PaperBackSwap Blog

Non-Fiction Review – The Great Penguin Rescue

The Great Penguin Rescue: 40,000 Penguins, a Devastating Oil Spill, and the Inspiring Story of the World’s Largest Animal Rescue  by Dyan deNapoli

Review by jjares


Disaster struck the coast of Cape Town, South Africa, on June 23, 2000, when the ship MV Treasure foundered. By pouring 1,300 tons of oil into the ocean and shore, the spill contaminated the habitat of 41% of the world’s population of African penguins. This is how local and world conservationists called for volunteers to save the oiled and traumatized penguins. Incredibly, over 12,500 volunteers came to South Africa, hoping to save the penguins.


This is the first-person story of Dyan deNapoli and the rush to save the penguins. Sometimes Dyan veered off the path to tell her own story, but generally, she told the daily activities of the work done. She also gave credit to grocery stores (who created imaginative ways to donate money to the penguin work), restaurants (donating prepared foods for the workers), hotels (low-cost rooms), and airlines (half-price flights). It showed that the world could step up and help the penguins and workers in many ways.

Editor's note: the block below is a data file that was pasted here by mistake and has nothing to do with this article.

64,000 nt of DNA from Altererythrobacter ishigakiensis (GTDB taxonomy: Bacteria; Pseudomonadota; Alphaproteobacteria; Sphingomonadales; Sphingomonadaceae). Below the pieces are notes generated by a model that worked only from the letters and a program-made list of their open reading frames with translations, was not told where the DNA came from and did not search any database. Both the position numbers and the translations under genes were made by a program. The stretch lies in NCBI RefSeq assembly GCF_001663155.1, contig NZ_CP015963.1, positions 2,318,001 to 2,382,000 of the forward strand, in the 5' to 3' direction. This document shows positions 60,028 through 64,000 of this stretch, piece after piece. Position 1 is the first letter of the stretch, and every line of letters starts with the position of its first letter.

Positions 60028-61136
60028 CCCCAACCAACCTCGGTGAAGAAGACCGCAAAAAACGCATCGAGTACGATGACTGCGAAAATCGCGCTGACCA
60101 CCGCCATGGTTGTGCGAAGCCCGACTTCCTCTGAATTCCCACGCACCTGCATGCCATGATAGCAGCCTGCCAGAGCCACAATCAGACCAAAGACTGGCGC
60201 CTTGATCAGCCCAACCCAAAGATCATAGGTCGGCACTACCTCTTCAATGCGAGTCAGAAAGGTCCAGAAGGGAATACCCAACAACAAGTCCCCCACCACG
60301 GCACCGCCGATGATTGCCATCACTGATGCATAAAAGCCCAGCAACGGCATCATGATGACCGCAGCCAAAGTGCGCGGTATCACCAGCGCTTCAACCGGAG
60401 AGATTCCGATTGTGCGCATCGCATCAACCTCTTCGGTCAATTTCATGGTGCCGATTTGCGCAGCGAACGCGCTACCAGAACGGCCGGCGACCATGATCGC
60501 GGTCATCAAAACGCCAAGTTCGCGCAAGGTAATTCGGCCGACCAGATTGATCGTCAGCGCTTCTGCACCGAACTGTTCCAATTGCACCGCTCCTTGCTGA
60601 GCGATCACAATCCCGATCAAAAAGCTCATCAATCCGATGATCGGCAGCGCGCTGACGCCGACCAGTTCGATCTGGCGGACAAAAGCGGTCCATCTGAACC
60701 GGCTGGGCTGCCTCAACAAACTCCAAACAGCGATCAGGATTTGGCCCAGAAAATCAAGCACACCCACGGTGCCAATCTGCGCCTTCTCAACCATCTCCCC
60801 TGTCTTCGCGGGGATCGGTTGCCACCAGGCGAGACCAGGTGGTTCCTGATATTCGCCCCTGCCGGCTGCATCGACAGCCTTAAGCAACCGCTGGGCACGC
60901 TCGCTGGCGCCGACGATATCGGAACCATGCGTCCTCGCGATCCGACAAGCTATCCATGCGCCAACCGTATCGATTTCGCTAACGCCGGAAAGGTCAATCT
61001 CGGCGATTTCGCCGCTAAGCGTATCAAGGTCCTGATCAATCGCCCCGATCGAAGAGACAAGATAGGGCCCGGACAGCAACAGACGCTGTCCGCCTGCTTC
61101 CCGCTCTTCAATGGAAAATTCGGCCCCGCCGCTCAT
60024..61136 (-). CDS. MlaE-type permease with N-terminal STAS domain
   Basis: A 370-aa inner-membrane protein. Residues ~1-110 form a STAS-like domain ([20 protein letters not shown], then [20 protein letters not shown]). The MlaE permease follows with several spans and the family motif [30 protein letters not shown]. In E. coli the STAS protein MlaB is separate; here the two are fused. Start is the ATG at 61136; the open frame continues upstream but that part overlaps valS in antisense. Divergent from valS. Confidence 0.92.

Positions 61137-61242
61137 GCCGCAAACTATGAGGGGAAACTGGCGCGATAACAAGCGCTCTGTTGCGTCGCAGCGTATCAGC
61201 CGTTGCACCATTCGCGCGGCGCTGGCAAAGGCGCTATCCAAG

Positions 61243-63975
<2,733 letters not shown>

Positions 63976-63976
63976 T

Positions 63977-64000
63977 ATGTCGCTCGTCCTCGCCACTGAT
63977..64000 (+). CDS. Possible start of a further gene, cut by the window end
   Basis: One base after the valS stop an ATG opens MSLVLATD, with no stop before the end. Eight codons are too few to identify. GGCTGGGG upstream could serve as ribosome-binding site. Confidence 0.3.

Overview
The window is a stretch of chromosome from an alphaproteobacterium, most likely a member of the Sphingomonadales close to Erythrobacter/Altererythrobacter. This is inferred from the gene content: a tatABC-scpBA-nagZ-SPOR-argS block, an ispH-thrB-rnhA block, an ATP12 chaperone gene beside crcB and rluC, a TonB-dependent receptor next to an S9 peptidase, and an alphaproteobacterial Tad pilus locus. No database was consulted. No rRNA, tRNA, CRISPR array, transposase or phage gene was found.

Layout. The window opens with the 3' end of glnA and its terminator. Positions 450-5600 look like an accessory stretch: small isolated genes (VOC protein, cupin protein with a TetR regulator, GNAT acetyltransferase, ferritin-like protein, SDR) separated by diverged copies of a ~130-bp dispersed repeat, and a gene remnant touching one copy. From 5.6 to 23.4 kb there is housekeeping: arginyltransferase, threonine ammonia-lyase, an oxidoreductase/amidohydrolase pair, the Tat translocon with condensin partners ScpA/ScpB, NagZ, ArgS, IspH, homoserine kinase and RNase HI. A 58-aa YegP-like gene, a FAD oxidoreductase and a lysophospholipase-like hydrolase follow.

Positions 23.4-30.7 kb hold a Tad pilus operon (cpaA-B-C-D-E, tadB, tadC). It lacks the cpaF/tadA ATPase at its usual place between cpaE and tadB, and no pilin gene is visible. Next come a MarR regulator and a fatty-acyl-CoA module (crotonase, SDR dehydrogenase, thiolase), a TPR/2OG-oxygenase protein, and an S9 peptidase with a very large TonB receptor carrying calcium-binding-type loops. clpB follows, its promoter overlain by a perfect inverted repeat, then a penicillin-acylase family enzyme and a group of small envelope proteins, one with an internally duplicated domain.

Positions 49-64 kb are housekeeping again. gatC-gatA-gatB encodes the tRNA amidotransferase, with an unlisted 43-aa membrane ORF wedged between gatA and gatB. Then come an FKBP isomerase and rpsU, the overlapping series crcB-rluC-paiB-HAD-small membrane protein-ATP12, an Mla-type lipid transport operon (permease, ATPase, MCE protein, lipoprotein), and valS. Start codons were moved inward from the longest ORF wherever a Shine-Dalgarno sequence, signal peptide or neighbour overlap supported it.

The description of the first day, when the workers saw the extent of their task, is particularly poignant. Penguins usually are constantly “talking” or moving around. The 19,000 oiled birds were silent and stunned (in one place). Twenty-thousand other penguins (that had not been oiled) had to be moved to new habitats, that were not oil-drenched.  The author’s descriptions of how hard it was to get the birds de-oiled were stunning. They worked 16-hour days for weeks without stopping for meals. She comments that everyone lost 10 – 20 lbs.


A surprise was learning that the birds needed more than to be de-oiled. They also needed to be fed (an arduous task), tested and medicated, watched for illnesses, checked that the penguin’s feathers regained their waterproof status, reintroduced to swimming, and so much more. Then, the penguins were tagged and transported to the water, so the penguins could swim to their habitat.


With a few exceptions, this was an enthralling story of people coming together to save a species from extinction. The fact that they cleaned and rehabilitated 19,000 birds in less than three months is a tribute to the honest concern of thousands of people working together. I learned so much about these birds, their biology, habitat, and the studies done after the cleaning of the birds. It was amazing how well the penguins returned to life as usual and continued to breed new chicks.


There have been many studies done about how the birds were impacted. The best result was that, when another oil slick came to the same area, the penguins were less traumatized and responded as if they remembered the human’s intervention before. The story of how many days the penguins took to swim back to their breeding grounds was moving.


This is an inspiring story of how people can gather together and do something remarkable, if only they try. — 4.5 stars


Tags: , ,

Leave a Reply